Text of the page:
Excessive Tearing and Eye Drainage in Dogs

Eye Health Tips for Your Dog

Shih Tzu

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Several issues can cause excessive tearing (epiphora) and eye drainage in dogs. Breeds such as the Shih Tzu, cocker spaniel, Maltese, and toy poodle are especially prone to this problem as well as dogs with short noses (brachycephalic breeds) such as the pug.

The facial and nasal skin folds of these breeds collect the moisture from tears, wick it along the hair, and provide a favorable environment for bacterial overgrowth. This natural moisture may lead to infection if not kept clean and dry.

If an infection develops in this area due to the location and moisture that sits there, a foul odor may develop. This can be itchy and uncomfortable for your pet and if noted, a trip to the vet should occur. Giving daily attention to areas of eye drainage by gently wiping away moisture and drainage may help keep odors and skin inflammation under control.

Dogs that rub and paw at their faces may further compound the problem by scratching their eyes and abrading the sensitive skin.

If you notice any of the following, it is important to seek veterinary help:

-odor is present from the eye discharge

-yellow or green discharge from eye

-squinty or keeping their eye's somewhat closed shut

-red eye

-red inflamed skin around eye or seemingly itchy or painful eye

If any of these signs are noted, a more serious problem can exist and veterinary help should be seeked immediately. Eye problems can quickly turn serious due to the delicate nature of eyes.

What Causes Excessive Tearing and Eye Drainage in Dogs?

Excessive tears in dogs may be caused by either overproduction of tears or a blockage of the tear ducts that normally drain tears away. Inflammation, hair, tumors, congenital malformation, injuries, and scarring are all potential causes of tear duct impairment or blockage. Other common causes may include:

  • Conjunctivitis or pink eye: This contagious disorder usually goes along with other symptoms such as yellow or greenish discharge, pain, and swelling. If you see yellow or green discharge from your pet's eye, bring your pet to the vet immediately.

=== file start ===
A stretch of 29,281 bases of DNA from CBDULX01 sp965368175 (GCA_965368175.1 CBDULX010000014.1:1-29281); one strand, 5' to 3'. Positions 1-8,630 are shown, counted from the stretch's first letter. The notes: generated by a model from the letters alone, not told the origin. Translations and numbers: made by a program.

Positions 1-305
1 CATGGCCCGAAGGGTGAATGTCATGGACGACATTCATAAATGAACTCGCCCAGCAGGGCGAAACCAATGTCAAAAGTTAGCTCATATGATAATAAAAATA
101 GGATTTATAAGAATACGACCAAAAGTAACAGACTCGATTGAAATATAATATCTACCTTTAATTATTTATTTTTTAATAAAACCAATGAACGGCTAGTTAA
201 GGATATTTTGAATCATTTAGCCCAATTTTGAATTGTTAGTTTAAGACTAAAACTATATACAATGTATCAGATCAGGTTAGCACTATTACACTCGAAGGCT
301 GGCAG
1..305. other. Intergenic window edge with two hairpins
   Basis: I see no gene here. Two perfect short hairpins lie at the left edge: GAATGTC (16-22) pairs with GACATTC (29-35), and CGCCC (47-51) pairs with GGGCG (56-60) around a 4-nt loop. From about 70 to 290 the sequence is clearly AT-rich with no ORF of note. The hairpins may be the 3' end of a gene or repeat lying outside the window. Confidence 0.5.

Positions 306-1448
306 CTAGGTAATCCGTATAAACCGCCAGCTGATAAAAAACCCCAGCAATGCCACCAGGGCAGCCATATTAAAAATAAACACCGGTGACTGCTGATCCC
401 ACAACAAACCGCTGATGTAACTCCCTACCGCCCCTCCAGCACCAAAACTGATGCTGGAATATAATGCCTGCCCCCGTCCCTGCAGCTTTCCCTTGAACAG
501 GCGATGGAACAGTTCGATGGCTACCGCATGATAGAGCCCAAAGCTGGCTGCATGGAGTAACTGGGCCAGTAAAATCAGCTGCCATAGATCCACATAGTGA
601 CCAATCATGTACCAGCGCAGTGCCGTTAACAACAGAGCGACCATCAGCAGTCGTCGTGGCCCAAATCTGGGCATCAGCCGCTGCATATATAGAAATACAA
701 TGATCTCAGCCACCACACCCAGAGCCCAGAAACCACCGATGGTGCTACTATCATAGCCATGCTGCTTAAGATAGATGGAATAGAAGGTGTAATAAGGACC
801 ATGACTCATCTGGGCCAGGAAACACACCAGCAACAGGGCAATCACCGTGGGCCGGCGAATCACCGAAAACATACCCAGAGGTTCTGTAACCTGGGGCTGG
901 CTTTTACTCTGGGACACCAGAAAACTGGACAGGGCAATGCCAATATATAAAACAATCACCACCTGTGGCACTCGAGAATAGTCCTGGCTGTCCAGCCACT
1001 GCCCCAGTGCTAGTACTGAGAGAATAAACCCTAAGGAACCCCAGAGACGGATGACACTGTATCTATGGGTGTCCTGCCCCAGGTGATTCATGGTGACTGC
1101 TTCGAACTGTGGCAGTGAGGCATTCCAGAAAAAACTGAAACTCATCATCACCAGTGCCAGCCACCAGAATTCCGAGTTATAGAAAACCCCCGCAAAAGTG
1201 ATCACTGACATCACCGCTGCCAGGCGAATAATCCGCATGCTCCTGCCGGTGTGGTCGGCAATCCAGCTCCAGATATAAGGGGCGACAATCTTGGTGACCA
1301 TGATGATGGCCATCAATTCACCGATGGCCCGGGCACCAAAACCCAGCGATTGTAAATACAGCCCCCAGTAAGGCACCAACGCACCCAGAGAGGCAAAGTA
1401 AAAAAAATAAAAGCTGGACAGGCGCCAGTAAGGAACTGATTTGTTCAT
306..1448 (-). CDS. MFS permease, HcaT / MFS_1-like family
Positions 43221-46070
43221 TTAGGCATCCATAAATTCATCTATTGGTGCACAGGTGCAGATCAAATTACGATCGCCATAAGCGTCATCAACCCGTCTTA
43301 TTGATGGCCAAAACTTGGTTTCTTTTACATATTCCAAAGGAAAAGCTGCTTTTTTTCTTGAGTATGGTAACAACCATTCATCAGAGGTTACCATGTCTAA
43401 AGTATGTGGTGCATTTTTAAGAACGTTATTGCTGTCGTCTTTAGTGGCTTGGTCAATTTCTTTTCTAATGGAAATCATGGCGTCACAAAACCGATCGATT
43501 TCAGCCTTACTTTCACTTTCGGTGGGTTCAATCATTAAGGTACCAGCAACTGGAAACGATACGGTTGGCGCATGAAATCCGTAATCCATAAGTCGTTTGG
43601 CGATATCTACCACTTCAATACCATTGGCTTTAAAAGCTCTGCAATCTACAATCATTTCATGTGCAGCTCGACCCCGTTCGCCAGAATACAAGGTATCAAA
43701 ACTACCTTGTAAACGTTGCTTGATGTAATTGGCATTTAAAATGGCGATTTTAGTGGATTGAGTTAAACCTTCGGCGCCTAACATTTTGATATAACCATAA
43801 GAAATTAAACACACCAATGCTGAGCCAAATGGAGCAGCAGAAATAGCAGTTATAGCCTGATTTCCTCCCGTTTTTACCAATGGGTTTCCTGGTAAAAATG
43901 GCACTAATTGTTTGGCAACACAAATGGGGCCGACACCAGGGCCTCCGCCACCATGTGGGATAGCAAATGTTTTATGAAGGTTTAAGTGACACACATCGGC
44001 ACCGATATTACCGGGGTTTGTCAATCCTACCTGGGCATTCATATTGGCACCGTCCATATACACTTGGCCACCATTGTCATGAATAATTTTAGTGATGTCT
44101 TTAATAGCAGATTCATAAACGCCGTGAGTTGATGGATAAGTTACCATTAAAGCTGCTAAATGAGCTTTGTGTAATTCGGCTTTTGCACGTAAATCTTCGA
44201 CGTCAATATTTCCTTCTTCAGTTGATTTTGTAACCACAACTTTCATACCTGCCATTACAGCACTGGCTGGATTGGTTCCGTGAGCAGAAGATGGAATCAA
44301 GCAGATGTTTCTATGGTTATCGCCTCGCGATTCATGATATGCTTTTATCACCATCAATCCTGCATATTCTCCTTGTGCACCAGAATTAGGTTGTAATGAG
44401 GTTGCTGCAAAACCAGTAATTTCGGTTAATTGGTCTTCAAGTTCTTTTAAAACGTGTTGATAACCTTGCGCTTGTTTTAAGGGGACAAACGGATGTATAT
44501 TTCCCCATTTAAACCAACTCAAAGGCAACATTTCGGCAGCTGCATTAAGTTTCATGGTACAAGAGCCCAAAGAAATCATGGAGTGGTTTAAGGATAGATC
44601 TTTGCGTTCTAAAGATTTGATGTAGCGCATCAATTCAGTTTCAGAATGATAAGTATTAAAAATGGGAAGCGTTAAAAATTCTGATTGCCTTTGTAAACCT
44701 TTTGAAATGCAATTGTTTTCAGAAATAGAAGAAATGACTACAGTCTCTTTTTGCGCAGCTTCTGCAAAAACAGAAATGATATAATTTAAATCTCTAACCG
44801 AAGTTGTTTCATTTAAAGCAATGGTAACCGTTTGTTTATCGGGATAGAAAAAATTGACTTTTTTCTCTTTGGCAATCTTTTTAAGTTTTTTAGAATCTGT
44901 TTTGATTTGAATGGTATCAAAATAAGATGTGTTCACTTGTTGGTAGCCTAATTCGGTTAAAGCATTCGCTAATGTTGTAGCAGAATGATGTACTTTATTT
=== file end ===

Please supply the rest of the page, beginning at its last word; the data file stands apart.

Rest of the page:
• Dry eye: Surprisingly, very dry eyes can result in thick, sticky discharge, infections, pain and visual issues. Dry eye can be painful and have serious implications for your pet's eyes and should be investigated by your vet as soon as possible.
  • Overgrowth of hair: Not only may some breeds wind up with hair in their eyes, but many also have extra-long eyelashes that can grow inward and irritate their eyes. Dogs that have inward-growing eyelashes, or distichiasis, experience excessive tearing from the irritation. Eyelid surgery may be indicated in these cases. Once the irritation is removed, the tearing problem resolves on its own.

Treatment

A veterinary exam is the first step. Your veterinarian will examine your dog's eyes and will likely use a painless, harmless dye called fluorescein to rule out ulcers of the cornea in addition to watching the flow of the dye to determine if the tear ducts are draining as they should be. Dogs suffering from reduced or blocked tear flow may require an additional workup to determine the cause of the blockage.

Nonsurgical treatment for your dog's eyes may include further veterinary intervention and a palliative measure that you can take:

  • Ophthalmic antibiotics prescribed by your veterinarian may be used both in the eyes and on the surrounding skin.
  • You may need to use an e-collar on your dog to reduce rubbing and scratching until the eye and skin areas have calmed down with treatment.
  • Your vet may prescribe oral antibiotics for severe cases of tear duct and/or surrounding skin infection.

Unfortunately, it may be the case that the problem is not treatable. Some dogs have absent, small, or malformed tear ducts or facial folds that interfere with tear drainage. Some of these problems can be repaired surgically, whereas some are difficult to repair. Since this problem involves the eyes, you must take extra care not to cause further damage by introducing foreign material such as washes, ointments, or other topicals. Avoid products that bleach the tear-stained hair; they are not recommended due to their potential to harm the eyes.

How to Prevent Excessive Tearing and Eye Drainage

If your dog has no underlying health issues, there's a good chance you can prevent excessive tearing and the resulting odor by following a few simple procedures:

  • Take your dog to the veterinarian regularly.
  • As home maintenance, keep the hair around your dog's eyes trimmed as short as possible. To help avoid injury taking your pet to a groomer to have this hair trimmed is often best.
  • If your dog is prone to excessive tearing, daily washing and gentle drying of the area around its eyes can help prevent problems with irritation. Over-the-counter optical-grade eye irrigation solutions are generally safe to use to keep the eye area clean and odor free.
If you suspect your pet is sick, call your vet immediately. For health-related questions, always consult your veterinarian, as they have examined your pet, know the pet's health history, and can make the best recommendations for your pet.